The New York Show.
Students of big-car design always have 4 watchful eye on the New York Show, where the very latest in 90. m.p.h. silent saloons are revealed. The long straights of American roads place a premium on high-cruising speeds, and altogether the art of comfortable main-road motoring has been developed to a remarkable pitch.
The example set by Graham in standardising a supercharged model has been followed by Auburn. For the rest, engine power shows an all-round increase, resulting from raised compression ratios. This, in turn, has been accomplished as a result of .successful research work in M proving combustion chamber design. Independent springing is fighting a level battle in the States. A striking newcomer is the new low-priced Packard, with ‘a unique system affront suspension. Other adherents to the vogue are Studebaker, Chevrolet, and many others. On the other hand Dodge and Plymouth have discarded independent springing in favour of a composite system composed of two
soft semi-elliptic springs working in conjunction With powerful hydraulic shock absorbers and 3 torsion-rod to prevent roll, Many manufacturers have moved the weight forward in their chassis, in order to reduce the amount of overhang, which in some cases has been of almost ludicrous dimensions. Passengers now sit inside the wheelbase, but the designers seem to be getting dangerously near the treacherous Overhang, with its attendant steering difficulties.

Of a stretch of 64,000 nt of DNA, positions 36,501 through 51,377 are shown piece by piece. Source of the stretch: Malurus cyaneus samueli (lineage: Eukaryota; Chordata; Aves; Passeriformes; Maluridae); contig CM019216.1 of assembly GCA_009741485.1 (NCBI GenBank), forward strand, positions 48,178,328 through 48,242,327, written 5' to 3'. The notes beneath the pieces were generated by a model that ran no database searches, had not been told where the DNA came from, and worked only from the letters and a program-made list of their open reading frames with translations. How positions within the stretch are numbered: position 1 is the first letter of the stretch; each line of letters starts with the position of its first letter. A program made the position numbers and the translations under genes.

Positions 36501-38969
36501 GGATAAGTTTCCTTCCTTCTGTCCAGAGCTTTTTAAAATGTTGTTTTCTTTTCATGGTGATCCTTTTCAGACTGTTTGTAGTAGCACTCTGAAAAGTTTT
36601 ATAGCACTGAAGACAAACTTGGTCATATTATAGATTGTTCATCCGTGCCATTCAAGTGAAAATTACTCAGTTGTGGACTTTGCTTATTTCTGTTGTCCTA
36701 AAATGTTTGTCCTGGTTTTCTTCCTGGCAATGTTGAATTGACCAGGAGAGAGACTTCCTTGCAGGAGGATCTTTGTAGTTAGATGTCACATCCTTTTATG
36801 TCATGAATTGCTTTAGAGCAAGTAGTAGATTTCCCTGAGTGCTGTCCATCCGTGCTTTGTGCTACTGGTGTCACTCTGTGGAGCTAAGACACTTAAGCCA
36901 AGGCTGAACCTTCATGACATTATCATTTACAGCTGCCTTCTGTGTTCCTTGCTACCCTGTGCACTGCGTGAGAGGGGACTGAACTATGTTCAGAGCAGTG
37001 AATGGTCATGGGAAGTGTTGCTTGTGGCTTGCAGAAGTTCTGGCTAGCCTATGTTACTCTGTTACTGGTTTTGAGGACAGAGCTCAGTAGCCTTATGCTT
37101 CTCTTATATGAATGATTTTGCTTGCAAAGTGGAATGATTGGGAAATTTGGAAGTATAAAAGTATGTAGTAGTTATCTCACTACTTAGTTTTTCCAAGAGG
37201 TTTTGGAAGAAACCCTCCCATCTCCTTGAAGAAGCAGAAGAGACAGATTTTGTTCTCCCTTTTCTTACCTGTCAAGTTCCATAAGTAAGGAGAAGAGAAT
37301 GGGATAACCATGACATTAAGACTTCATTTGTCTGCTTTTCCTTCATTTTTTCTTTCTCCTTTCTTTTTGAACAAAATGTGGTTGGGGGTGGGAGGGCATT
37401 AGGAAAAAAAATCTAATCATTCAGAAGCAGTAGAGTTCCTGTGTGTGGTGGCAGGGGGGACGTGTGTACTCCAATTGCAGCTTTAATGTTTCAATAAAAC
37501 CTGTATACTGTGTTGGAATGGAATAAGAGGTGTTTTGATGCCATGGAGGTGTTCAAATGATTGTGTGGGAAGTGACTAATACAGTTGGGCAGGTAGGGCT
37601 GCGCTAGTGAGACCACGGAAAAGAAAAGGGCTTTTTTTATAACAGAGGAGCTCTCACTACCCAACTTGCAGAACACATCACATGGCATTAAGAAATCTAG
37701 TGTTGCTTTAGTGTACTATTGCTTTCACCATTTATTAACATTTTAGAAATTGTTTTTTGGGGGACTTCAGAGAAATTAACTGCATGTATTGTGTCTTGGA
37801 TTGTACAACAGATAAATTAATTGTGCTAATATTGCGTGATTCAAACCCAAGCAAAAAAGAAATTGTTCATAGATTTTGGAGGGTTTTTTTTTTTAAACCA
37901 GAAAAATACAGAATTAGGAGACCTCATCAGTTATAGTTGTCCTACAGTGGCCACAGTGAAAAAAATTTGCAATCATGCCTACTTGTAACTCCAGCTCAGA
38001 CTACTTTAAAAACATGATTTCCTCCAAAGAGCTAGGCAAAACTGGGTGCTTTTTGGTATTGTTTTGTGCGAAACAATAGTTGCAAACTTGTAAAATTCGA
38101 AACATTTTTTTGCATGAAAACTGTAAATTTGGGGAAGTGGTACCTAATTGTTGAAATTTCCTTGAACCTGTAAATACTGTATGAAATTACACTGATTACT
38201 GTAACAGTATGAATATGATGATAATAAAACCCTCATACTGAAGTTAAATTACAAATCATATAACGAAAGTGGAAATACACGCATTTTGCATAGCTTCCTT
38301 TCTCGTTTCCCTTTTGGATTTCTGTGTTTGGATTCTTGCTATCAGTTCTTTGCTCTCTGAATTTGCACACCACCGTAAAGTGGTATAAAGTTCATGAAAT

Development is otherwise confined to coachwork, Which always plays a prominent part in the American scramble for sales. No wide departures from current practice were noticed last month, but the bonnet-course has received unusual treatment at the hands of many manufacturers. General Motors are responsible for a new phrase—the ” Turret Top “—in other words all-steel saloon bodies in which the roof is built integral with the rest of the body.• This, in conjunction with rigid body mounting, results in definitely onepiece motor cars. European design was represented by
exhibits of S.S. Bugatti and M.G. cars. The latter in the form of a ” P ” Midget, attracted a great deal of praise.
Racing Down Under.
On January 5th, a new speedway was opened at Gloucester Park, Auckland, by
the Governor-General. An immense crowd turned up to watch the sport, and were delighted to see a single-seater Austin, in the hands of G. Smith, walk away with most of the races on the card. Actually, Smith wen the Championship event, the open handicap (an unusual event ! Ed.), and was second in the 1,500 c.c. scratch race. The Austin was competing against much heavier metal, including a Miller. In Australia a 300-mile race was decided at Cowes. Here the honour went to M.G., the driver being Murphy. Second place was taken by a Riley Imp, driven by
J. W. Williamson. Unfortunately, a Serious accident took place during the race, resulting in the loss of two lives. G. Graham overturned his M.G. and both he and his mechanic, J. Peters, were killed.